Faith After the Flood: Churches Lead Divine Mission to Rebuild
Posted September 12, 2000
SEVEN SPRINGS — The effects of Hurricane Floyd will reach beyond the upcoming one-year anniversary, as will the efforts to help communities recover. While government is helping in those efforts, most of the work is coming from elsewhere -- some would call it divine intervention.
The trip from Pittsboro Baptist Church in Chatham County to Seven Springs in Wayne County is not a short one. The distance does not keep the congregation's volunteers from helping strangers rebuild their homes Down East.
"I'm kind of a leader for working with this kind of thing," says volunteer Bill Poindexter. "Everytime I've said, 'Let's go,' people come with me."
Kelly Stancil's home was damaged by wind and rain. She was not sure how she would ever get back on her feet, until theNorth Carolina Baptist Menappeared.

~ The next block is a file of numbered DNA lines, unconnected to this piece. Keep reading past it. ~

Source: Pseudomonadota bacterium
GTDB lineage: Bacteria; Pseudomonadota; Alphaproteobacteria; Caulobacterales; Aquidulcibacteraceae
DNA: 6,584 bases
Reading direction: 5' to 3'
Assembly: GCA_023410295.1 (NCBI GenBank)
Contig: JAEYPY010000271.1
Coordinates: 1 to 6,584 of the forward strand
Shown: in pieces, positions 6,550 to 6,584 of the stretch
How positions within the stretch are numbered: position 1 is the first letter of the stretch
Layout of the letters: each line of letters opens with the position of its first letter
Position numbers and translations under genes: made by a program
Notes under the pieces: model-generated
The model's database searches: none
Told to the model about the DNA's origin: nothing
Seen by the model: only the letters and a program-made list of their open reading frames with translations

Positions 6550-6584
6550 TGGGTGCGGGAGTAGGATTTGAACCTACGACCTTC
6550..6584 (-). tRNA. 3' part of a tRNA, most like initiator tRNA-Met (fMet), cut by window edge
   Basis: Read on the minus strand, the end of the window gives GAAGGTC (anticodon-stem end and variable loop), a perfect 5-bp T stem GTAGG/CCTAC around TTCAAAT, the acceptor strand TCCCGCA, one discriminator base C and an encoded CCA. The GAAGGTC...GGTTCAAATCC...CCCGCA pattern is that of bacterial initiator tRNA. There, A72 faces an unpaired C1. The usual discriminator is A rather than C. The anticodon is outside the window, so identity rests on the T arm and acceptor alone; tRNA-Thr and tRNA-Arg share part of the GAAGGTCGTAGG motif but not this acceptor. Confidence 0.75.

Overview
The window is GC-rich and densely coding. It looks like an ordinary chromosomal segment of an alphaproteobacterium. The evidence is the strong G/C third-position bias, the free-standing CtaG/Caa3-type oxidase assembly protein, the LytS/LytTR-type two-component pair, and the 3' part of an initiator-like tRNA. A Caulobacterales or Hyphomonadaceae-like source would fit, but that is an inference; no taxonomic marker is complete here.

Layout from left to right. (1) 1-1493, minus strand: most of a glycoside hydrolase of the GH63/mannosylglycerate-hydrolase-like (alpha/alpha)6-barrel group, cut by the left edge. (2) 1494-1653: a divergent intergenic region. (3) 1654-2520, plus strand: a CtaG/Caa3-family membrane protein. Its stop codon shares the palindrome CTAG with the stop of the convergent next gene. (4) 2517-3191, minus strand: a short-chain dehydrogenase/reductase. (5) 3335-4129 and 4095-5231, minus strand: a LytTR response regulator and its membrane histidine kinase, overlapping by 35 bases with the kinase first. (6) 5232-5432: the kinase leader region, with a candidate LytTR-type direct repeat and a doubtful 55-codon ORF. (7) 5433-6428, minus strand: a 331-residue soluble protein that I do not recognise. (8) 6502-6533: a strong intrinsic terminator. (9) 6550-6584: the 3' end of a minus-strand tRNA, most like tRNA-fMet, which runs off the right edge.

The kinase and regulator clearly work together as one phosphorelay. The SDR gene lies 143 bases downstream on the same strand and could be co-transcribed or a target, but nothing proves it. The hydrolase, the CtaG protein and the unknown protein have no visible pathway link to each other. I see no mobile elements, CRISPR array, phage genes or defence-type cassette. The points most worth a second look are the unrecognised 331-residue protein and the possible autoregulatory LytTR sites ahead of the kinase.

"We didn't have anywhere else to turn," Stancil says. "We've all been through a lot of stress in the past year, and it's not just us. It's people everywhere around here."
Governor Hunt dropped by Seven Springs on Wednesday to check on the progress of the recovery. He says church groups have contributed greatly to the recovery effort.
"The faith-based organizations have really been doing the work of God, I believe," Hunt says. "I'm just so proud of them, and that's one of the reasons we've come back as much as we have."
The Baptist Men alone have organized nearly 10,000 volunteers to repair more than 800 homes. The United Methodist Church and the Mennonite Church have also played key roles in the recovery.
Although the recovery has progressed well, churches and volunteers say the work is long from over. Donations are badly needed and volunteers are in demand.
One of the greatest contributions to the recovery effort is volunteering labor. Relief coordinators want people to know that no previous building experience is necessary. They say they can find work for just about anyone.